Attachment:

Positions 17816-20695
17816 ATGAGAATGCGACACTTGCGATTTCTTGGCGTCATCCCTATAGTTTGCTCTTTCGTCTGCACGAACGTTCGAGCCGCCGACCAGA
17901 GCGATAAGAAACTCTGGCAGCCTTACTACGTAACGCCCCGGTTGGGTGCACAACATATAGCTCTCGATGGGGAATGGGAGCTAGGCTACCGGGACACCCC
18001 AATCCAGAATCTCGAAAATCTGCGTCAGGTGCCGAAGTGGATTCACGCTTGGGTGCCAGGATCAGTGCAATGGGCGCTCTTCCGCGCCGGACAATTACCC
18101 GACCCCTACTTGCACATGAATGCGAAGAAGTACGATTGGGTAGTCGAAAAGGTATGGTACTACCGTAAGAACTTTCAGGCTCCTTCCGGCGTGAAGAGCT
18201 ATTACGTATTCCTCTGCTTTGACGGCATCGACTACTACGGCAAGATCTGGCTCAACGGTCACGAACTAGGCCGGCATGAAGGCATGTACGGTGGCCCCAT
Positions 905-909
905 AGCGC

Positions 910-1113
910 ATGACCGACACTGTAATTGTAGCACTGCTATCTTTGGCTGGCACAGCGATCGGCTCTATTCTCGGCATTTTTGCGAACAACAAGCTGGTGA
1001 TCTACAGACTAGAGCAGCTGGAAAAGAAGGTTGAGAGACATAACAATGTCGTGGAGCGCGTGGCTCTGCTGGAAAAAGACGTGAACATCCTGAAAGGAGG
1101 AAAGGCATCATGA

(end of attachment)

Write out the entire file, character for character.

Positions 17816-20695
17816 ATGAGAATGCGACACTTGCGATTTCTTGGCGTCATCCCTATAGTTTGCTCTTTCGTCTGCACGAACGTTCGAGCCGCCGACCAGA
17901 GCGATAAGAAACTCTGGCAGCCTTACTACGTAACGCCCCGGTTGGGTGCACAACATATAGCTCTCGATGGGGAATGGGAGCTAGGCTACCGGGACACCCC
18001 AATCCAGAATCTCGAAAATCTGCGTCAGGTGCCGAAGTGGATTCACGCTTGGGTGCCAGGATCAGTGCAATGGGCGCTCTTCCGCGCCGGACAATTACCC
18101 GACCCCTACTTGCACATGAATGCGAAGAAGTACGATTGGGTAGTCGAAAAGGTATGGTACTACCGTAAGAACTTTCAGGCTCCTTCCGGCGTGAAGAGCT
18201 ATTACGTATTCCTCTGCTTTGACGGCATCGACTACTACGGCAAGATCTGGCTCAACGGTCACGAACTAGGCCGGCATGAAGGCATGTACGGTGGCCCCAT
Positions 905-909
905 AGCGC

Positions 910-1113
910 ATGACCGACACTGTAATTGTAGCACTGCTATCTTTGGCTGGCACAGCGATCGGCTCTATTCTCGGCATTTTTGCGAACAACAAGCTGGTGA
1001 TCTACAGACTAGAGCAGCTGGAAAAGAAGGTTGAGAGACATAACAATGTCGTGGAGCGCGTGGCTCTGCTGGAAAAAGACGTGAACATCCTGAAAGGAGG
1101 AAAGGCATCATGA